IT support spots a backless ergonomic chair -- the kind where you're kneeling all day -- in the server room and gets the boss's OK to use it. "Three days later, crusty old server admin returns from his vacation and storms around the office looking for his chair," support says. But you don't sit on it, IT support points out. Admin's reply? "He says the chair is at the right height to hold non-rack-mounted servers when pulled out from under work tables for maintenance or upgrades."
Speaking at Computerworld's IT Leaders Forum last week ITR principal Mark Hollands said Web services is a bit like pornography. "Nobody really knows what it is until they see it; then they definitely know what it is," he said.
This company runs Windows applications using Citrix servers, and all users have thin clients on their desks, so there's no local data to worry about. At least IT isn't worrying about it. "I had a call from a user who had just swapped offices with someone else, complaining that we didn't move their computers so they won't be able to read their personal files," reports IT. "Rather than disconnecting two machines, swapping them around and reconnecting, I took the top front of the case off each and swapped those when the users were on a break. Problem solved."
This local utility company installs a virtual private network to let execs, managers and after-hours on-call staff connect to company systems from home, says IT support. "But if they forget their passwords, the IT support person has to drive to the office to reset it," he says. "IT support personnel are not permitted to use the VPN. Go figure!"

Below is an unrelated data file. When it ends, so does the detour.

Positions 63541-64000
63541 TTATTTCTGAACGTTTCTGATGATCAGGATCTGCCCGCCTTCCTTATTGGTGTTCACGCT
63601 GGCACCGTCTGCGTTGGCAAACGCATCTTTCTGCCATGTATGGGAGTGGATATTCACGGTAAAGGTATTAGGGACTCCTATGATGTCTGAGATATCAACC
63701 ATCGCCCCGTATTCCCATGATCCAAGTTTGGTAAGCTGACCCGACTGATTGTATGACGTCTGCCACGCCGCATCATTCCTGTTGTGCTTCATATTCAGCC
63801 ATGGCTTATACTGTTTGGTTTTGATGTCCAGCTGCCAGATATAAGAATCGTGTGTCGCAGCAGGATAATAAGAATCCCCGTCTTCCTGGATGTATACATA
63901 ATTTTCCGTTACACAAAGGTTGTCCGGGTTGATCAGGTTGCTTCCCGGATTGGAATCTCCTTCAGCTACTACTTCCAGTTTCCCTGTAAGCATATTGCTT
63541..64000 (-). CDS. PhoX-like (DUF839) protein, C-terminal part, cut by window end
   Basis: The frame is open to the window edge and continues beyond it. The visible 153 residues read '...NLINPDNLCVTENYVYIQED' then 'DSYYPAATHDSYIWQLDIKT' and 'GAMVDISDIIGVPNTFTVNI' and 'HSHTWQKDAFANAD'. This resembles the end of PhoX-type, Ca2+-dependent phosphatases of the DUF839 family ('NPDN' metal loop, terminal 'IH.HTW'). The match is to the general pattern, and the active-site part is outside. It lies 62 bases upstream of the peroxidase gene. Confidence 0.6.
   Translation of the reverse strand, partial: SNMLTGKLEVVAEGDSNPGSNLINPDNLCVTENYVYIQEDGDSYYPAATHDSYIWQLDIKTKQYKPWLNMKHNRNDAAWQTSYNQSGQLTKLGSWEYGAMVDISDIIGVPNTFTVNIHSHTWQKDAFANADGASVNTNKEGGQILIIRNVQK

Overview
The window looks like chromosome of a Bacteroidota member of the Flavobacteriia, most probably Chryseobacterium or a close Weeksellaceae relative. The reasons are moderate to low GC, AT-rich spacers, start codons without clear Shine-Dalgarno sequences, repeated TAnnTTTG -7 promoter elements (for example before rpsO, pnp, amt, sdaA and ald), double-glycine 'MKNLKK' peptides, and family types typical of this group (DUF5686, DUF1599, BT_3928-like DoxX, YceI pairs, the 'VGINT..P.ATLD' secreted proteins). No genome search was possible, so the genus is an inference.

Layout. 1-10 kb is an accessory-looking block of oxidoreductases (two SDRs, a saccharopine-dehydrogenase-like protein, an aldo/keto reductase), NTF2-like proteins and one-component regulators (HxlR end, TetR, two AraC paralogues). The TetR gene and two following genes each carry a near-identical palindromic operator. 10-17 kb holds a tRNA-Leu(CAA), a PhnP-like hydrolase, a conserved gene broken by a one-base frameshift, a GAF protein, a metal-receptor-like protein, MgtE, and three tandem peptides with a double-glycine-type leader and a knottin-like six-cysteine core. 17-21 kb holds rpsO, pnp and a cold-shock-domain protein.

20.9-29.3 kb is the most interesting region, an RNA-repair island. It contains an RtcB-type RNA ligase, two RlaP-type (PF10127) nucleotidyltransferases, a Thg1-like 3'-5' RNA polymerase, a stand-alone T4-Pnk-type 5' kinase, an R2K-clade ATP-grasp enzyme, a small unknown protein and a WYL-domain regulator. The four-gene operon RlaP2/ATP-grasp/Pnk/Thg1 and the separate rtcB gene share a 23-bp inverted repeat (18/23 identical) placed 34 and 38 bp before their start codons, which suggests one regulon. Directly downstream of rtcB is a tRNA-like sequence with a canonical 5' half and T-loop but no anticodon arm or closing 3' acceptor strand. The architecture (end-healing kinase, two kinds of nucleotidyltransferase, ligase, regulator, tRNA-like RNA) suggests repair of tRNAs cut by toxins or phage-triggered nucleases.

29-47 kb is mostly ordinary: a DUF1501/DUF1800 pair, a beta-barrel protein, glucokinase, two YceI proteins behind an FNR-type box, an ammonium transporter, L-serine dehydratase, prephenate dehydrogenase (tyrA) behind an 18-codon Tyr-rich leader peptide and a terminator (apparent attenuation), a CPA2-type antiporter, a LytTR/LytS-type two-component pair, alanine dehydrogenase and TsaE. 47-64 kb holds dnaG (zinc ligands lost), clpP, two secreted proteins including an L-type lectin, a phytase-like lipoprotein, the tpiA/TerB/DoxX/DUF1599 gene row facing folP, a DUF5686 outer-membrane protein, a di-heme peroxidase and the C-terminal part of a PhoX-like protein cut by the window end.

Cisco Systems last week dropped its copyright lawsuit against Huawei Technologies after confirming that the China-based network vendor stopped sales of disputed products and changed the look of its software and user manuals. Cisco alleged that Huawei used a replica of Cisco' command line interface, as well pieces of Cisco IOS source code in its products, and that it distributed material from Cisco product manuals. The suit was suspended last October when Huawei agreed to stop selling disputed routers and switches and changed is manuals and software. The suit has now been dropped after an independent investigation confirmed Huawei had stopped using Cisco intellectual property.